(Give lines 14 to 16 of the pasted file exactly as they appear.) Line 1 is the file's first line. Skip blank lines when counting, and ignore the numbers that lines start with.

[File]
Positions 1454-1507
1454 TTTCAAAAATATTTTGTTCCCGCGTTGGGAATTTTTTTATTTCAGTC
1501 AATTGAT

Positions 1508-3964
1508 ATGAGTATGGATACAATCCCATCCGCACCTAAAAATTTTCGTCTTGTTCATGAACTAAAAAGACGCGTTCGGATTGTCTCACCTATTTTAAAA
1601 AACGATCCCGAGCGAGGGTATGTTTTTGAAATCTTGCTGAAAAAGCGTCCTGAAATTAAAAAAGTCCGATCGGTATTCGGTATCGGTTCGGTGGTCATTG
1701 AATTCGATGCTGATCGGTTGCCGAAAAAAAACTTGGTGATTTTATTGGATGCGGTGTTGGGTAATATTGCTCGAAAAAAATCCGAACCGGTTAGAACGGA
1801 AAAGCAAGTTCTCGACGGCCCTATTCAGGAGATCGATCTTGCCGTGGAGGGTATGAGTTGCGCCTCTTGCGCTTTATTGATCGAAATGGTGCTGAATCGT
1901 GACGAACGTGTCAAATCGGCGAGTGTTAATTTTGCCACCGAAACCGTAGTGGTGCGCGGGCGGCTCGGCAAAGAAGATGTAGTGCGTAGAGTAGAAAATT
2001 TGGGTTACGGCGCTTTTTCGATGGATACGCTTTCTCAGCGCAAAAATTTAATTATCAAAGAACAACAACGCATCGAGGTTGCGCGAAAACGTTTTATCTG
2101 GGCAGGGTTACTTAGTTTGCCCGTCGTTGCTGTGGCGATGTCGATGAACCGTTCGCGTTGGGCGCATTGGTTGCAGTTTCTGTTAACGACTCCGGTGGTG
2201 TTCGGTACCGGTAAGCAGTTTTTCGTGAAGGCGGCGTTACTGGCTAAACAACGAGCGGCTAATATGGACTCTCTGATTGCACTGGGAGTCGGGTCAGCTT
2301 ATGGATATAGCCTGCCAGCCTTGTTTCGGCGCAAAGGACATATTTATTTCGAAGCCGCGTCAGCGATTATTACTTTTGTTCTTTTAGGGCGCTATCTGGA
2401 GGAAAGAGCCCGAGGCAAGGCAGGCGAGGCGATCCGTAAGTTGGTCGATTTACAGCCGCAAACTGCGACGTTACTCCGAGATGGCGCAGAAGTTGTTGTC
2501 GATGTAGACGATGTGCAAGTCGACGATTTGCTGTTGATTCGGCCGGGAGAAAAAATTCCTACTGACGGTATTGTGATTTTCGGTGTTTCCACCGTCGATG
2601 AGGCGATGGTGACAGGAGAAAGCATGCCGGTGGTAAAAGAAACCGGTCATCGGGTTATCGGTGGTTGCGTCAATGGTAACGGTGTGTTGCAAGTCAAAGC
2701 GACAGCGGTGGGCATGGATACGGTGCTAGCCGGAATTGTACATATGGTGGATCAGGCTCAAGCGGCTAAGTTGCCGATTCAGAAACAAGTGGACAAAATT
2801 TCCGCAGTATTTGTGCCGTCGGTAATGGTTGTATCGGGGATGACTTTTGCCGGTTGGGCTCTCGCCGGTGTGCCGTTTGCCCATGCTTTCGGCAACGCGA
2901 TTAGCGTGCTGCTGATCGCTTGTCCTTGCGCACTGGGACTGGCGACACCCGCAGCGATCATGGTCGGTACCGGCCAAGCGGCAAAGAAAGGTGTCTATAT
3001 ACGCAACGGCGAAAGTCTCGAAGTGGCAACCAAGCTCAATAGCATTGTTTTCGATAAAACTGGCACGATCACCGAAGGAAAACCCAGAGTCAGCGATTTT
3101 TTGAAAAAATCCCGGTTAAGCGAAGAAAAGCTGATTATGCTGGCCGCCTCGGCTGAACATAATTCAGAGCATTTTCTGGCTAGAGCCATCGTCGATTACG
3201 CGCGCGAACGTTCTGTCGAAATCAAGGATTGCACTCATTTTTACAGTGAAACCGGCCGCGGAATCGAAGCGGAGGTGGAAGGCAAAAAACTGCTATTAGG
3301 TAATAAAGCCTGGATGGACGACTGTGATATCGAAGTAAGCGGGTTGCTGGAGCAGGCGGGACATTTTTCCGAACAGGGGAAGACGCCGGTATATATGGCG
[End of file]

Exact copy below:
2401 GGAAAGAGCCCGAGGCAAGGCAGGCGAGGCGATCCGTAAGTTGGTCGATTTACAGCCGCAAACTGCGACGTTACTCCGAGATGGCGCAGAAGTTGTTGTC
2501 GATGTAGACGATGTGCAAGTCGACGATTTGCTGTTGATTCGGCCGGGAGAAAAAATTCCTACTGACGGTATTGTGATTTTCGGTGTTTCCACCGTCGATG
2601 AGGCGATGGTGACAGGAGAAAGCATGCCGGTGGTAAAAGAAACCGGTCATCGGGTTATCGGTGGTTGCGTCAATGGTAACGGTGTGTTGCAAGTCAAAGC